Americans still aren’t warming to the swap of the Taliban Five for Sgt. Bowe Bergdahl. If anything, they’re growing increasingly ambivalent, bordering on restless. In other words, there’s nothing even remotely approaching the national euphoria — the feel-good-story of the summer! — anticipated inside the White House when the deal was finalized.
A survey by released Monday by the Pew Research Center for USA Today found a plurality of Americans still think the exchange was a bad idea, reflecting a solidifying of the national mood.
Overall, 43 percent say it was the wrong thing for the Obama administration to exchange five Taliban prisoners for captive soldier Bergdahl, while fewer (34 percent) say it was the right thing to do; 23 percent do not offer an opinion.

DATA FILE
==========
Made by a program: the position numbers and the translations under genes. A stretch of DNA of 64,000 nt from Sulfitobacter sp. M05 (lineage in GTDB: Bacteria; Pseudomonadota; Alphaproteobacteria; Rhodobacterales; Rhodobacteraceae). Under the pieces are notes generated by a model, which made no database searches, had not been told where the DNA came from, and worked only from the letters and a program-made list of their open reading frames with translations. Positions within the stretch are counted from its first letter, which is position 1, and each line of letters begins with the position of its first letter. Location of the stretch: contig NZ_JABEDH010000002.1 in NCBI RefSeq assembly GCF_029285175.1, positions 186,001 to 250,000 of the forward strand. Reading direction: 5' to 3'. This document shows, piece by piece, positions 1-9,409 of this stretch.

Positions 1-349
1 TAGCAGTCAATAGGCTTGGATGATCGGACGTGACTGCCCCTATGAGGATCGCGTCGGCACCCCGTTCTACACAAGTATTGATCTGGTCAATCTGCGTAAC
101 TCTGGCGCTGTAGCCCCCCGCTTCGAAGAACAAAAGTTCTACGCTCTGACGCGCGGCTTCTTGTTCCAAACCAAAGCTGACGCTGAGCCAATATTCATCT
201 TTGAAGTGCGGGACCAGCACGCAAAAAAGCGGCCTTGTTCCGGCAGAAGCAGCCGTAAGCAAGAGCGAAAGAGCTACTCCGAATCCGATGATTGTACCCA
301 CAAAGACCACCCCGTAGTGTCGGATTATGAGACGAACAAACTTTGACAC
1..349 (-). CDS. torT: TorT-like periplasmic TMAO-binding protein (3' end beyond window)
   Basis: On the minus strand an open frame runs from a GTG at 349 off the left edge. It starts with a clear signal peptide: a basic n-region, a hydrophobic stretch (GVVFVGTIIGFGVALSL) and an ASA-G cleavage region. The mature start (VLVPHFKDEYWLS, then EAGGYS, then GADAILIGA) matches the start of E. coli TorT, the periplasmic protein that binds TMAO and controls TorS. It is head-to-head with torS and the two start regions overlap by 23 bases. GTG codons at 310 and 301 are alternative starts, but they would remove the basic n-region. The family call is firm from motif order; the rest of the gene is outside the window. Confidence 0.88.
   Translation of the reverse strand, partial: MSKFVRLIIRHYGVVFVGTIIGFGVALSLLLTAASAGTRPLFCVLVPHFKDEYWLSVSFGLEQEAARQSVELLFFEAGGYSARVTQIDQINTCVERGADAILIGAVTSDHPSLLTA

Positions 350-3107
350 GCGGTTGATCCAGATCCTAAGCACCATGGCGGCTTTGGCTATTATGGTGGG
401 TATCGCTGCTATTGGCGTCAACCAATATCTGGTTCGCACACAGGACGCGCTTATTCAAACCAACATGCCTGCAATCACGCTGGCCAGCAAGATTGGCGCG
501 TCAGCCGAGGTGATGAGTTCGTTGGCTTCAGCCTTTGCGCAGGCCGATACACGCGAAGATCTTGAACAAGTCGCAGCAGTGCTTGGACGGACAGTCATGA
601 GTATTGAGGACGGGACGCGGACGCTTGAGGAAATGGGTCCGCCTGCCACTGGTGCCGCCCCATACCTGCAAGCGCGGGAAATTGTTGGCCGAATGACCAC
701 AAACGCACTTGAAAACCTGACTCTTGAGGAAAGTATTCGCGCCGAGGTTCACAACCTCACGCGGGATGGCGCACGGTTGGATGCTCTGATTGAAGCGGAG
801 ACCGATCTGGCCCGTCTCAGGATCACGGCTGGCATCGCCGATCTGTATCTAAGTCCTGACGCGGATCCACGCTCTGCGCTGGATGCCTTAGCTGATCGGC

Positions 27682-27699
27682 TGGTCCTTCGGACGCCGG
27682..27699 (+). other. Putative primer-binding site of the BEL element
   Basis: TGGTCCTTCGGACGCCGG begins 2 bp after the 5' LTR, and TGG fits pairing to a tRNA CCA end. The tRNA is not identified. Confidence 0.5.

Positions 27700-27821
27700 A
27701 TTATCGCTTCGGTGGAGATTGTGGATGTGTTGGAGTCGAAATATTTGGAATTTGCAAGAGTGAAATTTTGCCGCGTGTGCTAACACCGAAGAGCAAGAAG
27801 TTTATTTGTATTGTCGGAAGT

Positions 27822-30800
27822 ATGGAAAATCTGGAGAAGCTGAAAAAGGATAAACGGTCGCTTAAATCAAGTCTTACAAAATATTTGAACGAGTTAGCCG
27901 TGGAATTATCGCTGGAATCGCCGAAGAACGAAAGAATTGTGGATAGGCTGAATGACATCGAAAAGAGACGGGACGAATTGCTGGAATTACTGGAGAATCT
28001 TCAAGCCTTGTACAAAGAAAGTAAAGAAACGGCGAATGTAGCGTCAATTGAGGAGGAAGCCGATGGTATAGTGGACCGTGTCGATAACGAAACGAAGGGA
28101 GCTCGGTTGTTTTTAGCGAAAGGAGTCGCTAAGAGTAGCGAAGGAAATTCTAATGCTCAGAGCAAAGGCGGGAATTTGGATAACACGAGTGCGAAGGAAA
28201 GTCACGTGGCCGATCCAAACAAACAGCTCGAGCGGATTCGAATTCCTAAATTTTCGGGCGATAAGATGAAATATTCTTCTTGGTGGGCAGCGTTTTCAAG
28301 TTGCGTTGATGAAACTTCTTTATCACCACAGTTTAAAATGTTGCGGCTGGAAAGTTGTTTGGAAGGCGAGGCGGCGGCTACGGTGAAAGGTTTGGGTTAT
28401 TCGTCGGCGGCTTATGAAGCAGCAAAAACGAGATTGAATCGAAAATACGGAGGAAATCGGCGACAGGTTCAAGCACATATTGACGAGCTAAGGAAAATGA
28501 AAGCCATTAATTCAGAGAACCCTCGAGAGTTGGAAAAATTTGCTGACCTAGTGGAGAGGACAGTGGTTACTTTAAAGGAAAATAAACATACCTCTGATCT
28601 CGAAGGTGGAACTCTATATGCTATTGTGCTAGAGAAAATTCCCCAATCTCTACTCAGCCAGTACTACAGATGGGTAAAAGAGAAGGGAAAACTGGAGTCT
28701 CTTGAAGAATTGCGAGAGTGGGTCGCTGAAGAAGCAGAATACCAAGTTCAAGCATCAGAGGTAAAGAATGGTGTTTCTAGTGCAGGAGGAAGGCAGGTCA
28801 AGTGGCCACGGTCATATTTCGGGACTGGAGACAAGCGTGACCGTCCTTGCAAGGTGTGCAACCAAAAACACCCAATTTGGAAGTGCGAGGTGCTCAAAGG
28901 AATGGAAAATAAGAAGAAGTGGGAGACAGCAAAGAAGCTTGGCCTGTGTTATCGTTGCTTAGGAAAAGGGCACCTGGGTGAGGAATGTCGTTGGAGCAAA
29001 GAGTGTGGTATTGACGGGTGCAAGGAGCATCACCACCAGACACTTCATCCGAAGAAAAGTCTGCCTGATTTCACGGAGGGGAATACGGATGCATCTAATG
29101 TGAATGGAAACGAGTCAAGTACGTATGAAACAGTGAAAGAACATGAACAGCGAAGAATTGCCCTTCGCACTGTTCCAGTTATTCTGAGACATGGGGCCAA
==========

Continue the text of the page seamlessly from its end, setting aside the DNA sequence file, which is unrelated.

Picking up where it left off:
This compares interestingly to a similar poll taken by Rasmussen Reports before the circumstances of how Bergdahl fell into Taliban hands was widely publicized.
Rasmussen found a narrower split: 43 percent disapproved; 40 percent approved; 17 percent offered no opinion. Now that we have a better idea — Bergdahl, then 23, wandered off his post in southeast Afghanistan, leaving his weapon, nighttime goggles and a letter of rebuke for the United States and its Middle East mission — Pew found just as many solidly rejecting the trade, while the number supporting it slipped and those who simply don’t know what to think surged.
And while Pew notes those indifferent to Bergdahl’s plight hit nearly 60 percent (compared to the identical 15 percent who are either sympathetic to or angry with him), a landslide majority (64 percent) think President Obama should have alerted Congress before the trade came off.
In other words: So much for that celebratory balloon drop. Happy days are not so much here again.